The Metal Working Industry
Metal working has long been an important industry in the Fourth District. The first blast furnace west of the Allegheny Mountains opened in 1802 near Youngstown, and by 1880, 28 percent of Cleveland’s workforce found employment in its steel mills. Although the industry has undergone substantial restructuring and lost some of its importance over the years, it maintains a significant economic presence in the District.
Most of the District’s primary metals industry is located in Ohio and Pennsylvania. As recently as 1995, the industry employed 66,600 in Ohio, but according to the most recent Census of Manufacturing, employment had fallen to 38,483 by 2005, a drop of over 42 percent. Pennsylvania’s employment in the industry fared slightly better, dropping from 55,600 in 1995 to 34,522 in 2005, a little less than a 38 percent drop.
Despite plunging employment, the value of shipments has held up better, thanks to productivity gains and a sharp rise in prices that began at the outset of 2004. Output from 1995 to 2005 declined only 2.5 percent in Pennsylvania and 11.1 percent in Ohio. Nationally, shipment values fell 8.5 percent.
The surging international demand for steel, led in part by China and India’s booming economies, has changed the pricing dynamics of the industry. From 1980 to 2004, the real price of steel mill products fluctuated in a relatively narrow range, but from the end of 2003 to the end of 2006 the real price of those products rose about 59.8 percent. Not surprisingly, the financial health of U.S. steel producers, as measured by their share prices, increased dramatically.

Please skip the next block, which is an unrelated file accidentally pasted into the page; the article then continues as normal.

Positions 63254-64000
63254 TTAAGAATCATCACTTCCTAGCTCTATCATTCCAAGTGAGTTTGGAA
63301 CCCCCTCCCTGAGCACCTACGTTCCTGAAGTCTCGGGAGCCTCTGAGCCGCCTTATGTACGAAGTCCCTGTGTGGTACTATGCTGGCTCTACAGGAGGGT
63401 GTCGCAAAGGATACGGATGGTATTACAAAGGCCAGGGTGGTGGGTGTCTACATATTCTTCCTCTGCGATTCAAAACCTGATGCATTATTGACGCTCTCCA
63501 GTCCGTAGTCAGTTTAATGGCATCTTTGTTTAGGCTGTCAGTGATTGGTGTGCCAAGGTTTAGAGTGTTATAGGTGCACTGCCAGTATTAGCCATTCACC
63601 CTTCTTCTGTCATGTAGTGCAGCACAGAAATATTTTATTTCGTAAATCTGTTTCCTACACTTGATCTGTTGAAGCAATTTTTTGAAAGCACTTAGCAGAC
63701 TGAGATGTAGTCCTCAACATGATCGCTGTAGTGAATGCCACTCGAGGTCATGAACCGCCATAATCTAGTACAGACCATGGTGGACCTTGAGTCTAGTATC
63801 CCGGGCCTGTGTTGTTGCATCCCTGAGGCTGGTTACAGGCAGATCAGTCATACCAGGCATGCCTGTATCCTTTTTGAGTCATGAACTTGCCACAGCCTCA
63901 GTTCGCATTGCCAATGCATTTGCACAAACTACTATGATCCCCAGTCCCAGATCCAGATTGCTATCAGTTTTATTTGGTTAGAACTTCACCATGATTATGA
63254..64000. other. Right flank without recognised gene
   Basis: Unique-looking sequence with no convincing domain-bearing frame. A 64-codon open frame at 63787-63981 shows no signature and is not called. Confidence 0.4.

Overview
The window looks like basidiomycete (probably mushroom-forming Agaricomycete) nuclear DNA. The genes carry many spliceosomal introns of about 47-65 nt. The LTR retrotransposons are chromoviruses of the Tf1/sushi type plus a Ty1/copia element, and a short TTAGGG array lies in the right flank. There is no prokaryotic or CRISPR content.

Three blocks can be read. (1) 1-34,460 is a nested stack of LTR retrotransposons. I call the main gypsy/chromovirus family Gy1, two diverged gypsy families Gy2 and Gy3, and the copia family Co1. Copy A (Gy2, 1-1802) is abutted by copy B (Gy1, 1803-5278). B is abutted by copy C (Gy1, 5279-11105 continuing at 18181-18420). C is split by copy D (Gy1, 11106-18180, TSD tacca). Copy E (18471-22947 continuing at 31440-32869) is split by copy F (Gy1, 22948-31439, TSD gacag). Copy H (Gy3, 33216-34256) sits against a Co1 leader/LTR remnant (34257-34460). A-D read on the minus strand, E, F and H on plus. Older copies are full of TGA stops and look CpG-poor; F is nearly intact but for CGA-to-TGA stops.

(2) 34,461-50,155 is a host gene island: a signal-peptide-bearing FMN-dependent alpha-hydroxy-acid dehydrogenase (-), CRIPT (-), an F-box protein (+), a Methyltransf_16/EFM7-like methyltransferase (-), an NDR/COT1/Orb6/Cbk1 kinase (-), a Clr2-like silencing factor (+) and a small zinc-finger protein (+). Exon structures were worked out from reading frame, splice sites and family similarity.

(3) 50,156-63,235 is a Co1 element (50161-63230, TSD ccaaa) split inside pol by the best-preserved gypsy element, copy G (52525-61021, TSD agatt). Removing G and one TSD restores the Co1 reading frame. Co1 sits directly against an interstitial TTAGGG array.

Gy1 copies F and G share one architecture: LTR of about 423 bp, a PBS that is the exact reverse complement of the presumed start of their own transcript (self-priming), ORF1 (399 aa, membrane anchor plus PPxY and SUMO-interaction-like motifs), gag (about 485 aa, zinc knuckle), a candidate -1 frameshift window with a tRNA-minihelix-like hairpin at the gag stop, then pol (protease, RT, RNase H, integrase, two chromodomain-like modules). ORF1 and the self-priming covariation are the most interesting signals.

Workers in the industry have shared in some of these gains. Real wages increased 10.3 percent and 7.0 percent in Ohio and Pennsylvania, respectively, from 1995 to 2005. However, because fewer people are employed in the industry, overall earnings are still down in Ohio. In contrast, earnings in Pennsylvania have nearly reached their 2000 peak.